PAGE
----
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(Photo: Trace Christenson/The Enquirer)
A fake rental truck with a fake dirty bomb inside triggered a practice military response Friday in Battle Creek.
Army National Guard members converged on a parking lot outside ABC Warehouse at 5700 Beckley Road for training and an evaluation of their response to a critical incident.
A similar exercise was held earlier this week at C.O. Brown Stadium and and more will be next week again at the stadium and at the former W.K. Kellogg Middle School.
About 160 members of the 460th Chemical Company of the Army National Guard based at Fort Custer Training Center in Augusta participated Friday as well as civilian volunteers who played victims of the incident.
The parking lot was filled with military vehicles and decontamination tents as members of the unit dealt with people posing as victims and evaluated the threat posed by a chemical weapon.
The military units are trained to respond to chemical, biological, radiological and nuclear incidents, according to the 460th's executive officer, First Lt. Travis Williams of Midland. The exercises this week and next are to determine whether the units are prepared to respond quickly to an incident.
He said the operation was set up in 21/2 hours. It was designed to evaluate the incident and begin treating and decontaminating about 40 ambulatory patients and 20 non-ambulatory patients per hour.
About 75 to 100 Army personnel, many in special protective suits, would remove the patient's clothing and begin the process of evaluating injuries and decontamination before they are either taken to hospitals or, in the case of uninjured patients, to another location.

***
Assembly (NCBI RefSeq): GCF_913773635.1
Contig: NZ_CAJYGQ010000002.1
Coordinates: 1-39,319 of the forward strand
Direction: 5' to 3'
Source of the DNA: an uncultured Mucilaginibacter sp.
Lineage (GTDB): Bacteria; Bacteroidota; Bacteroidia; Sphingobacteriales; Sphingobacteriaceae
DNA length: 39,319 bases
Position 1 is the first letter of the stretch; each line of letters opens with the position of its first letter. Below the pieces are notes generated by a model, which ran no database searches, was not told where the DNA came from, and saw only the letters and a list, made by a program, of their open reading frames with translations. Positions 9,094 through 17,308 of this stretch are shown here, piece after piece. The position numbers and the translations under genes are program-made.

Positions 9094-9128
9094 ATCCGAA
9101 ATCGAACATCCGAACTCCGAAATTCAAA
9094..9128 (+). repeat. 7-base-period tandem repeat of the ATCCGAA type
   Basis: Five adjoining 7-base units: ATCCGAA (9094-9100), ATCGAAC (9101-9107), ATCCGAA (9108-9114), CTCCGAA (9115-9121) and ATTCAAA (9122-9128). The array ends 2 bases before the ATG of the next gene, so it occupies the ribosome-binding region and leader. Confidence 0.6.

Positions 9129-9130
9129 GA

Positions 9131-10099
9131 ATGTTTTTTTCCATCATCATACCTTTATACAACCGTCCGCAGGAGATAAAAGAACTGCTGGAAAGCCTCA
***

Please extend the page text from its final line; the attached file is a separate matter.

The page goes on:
Guard members check the level of contamination of a victim during an exercise Friday in Battle Creek. (Photo: Trace Christenson/The Enquirer)
Williams said the exercise includes establishing the evaluation and decontamination process but also ensuring that all materials used are recorded.
"When it's over we know exactly the number of Band-Aids that were used," he said.
He said another important factor is to contain all contaminated materials, including liquids, used during the incident.
"We want to have a clean footprint," he said.
One part of the exercise is to set up an area close to the incident scene and establish the treatment center even when there is not adequate space. Williams said the treatment centers can run around the clock until the work is finished.
Lt. Bryce Benda of Fowlerville said some members of the company are trained to evaluate the material used in the attack to determine the proper medical response and also to collect evidence to determine not just what it was, but also help determine who created the incident.
Battle Creek Police Chief Jim Blocker said members of the city's fire department and his department's Bomb Squad had some limited exposure to the training.
Next week an Army National Guard chemical unit from Alabama will be involved in the training and evaluation.
Call Trace Christenson at 966-0685. Follow him on Twitter: @TSChristenson